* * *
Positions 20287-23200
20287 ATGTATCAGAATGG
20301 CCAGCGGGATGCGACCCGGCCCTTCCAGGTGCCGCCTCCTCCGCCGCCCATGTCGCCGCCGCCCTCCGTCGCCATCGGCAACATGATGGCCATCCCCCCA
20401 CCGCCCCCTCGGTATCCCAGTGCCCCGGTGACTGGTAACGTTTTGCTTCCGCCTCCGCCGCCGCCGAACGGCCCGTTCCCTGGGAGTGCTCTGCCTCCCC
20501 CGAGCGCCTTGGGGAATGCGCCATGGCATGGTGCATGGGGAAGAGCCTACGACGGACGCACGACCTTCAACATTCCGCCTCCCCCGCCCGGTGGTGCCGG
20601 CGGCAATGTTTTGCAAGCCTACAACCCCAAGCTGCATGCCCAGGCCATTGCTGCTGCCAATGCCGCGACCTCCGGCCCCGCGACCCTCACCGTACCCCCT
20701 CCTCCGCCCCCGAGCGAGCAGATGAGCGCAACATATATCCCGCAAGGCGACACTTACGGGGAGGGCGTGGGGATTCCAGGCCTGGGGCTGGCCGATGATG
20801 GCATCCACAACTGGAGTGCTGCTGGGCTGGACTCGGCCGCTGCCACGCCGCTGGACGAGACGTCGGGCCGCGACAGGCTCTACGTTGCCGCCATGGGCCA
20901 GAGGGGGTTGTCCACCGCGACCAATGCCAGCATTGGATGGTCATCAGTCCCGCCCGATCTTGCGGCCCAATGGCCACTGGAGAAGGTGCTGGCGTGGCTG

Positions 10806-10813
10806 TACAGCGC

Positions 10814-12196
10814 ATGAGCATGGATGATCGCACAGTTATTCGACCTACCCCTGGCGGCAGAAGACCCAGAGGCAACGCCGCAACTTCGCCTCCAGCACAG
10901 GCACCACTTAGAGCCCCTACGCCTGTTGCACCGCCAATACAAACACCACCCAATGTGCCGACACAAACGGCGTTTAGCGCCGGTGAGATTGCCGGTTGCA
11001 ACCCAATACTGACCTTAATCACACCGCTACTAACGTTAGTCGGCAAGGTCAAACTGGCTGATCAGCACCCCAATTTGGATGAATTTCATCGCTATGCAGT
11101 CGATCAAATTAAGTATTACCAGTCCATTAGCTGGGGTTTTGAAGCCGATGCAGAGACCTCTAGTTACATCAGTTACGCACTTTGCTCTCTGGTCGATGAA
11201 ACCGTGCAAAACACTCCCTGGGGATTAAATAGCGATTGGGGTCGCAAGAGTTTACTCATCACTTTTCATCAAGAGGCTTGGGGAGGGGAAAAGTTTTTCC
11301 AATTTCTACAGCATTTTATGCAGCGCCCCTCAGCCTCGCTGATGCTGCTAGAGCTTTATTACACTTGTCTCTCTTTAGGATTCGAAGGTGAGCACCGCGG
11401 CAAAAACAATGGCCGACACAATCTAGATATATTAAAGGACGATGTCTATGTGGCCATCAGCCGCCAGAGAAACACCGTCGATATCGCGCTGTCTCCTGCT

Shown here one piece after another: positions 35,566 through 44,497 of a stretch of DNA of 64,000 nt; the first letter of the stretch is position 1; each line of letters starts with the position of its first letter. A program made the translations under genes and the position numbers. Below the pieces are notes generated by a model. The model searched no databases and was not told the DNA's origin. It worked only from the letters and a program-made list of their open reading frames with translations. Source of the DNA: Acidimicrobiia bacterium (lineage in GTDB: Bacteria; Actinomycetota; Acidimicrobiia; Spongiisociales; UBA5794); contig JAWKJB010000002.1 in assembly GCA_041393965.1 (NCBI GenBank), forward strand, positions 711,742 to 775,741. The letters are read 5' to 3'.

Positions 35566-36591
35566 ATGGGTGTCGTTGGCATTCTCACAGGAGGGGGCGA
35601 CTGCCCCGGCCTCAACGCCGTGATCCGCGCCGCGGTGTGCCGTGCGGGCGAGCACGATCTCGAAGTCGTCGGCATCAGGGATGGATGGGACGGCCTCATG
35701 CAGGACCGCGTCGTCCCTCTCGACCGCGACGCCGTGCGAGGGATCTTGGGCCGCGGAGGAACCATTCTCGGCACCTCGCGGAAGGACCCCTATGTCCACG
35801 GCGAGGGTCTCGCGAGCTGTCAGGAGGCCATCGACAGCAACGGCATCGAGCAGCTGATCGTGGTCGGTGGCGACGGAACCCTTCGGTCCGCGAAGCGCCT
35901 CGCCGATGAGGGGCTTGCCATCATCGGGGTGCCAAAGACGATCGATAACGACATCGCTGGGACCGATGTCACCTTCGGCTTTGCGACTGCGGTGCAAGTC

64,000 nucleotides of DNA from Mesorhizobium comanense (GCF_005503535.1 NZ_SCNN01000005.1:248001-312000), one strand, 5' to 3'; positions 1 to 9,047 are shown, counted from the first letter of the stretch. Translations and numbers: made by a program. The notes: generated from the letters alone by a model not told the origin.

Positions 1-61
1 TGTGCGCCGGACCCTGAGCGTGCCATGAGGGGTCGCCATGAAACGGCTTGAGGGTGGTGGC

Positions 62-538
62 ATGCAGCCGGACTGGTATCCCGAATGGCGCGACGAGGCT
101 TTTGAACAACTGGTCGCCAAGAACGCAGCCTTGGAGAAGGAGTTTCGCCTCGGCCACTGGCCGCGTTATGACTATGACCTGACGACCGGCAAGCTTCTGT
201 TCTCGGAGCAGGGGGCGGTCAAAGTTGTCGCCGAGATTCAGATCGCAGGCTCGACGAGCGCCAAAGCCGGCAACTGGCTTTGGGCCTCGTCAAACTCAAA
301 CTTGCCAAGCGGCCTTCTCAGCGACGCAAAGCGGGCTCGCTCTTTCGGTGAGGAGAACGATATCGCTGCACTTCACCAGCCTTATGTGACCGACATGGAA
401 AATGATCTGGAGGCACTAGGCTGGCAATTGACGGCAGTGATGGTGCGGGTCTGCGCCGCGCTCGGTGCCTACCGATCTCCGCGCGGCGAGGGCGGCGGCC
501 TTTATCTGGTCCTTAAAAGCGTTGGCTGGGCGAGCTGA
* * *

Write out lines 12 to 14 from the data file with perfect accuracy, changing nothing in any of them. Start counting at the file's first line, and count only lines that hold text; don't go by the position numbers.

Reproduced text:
Positions 10814-12196
10814 ATGAGCATGGATGATCGCACAGTTATTCGACCTACCCCTGGCGGCAGAAGACCCAGAGGCAACGCCGCAACTTCGCCTCCAGCACAG
10901 GCACCACTTAGAGCCCCTACGCCTGTTGCACCGCCAATACAAACACCACCCAATGTGCCGACACAAACGGCGTTTAGCGCCGGTGAGATTGCCGGTTGCA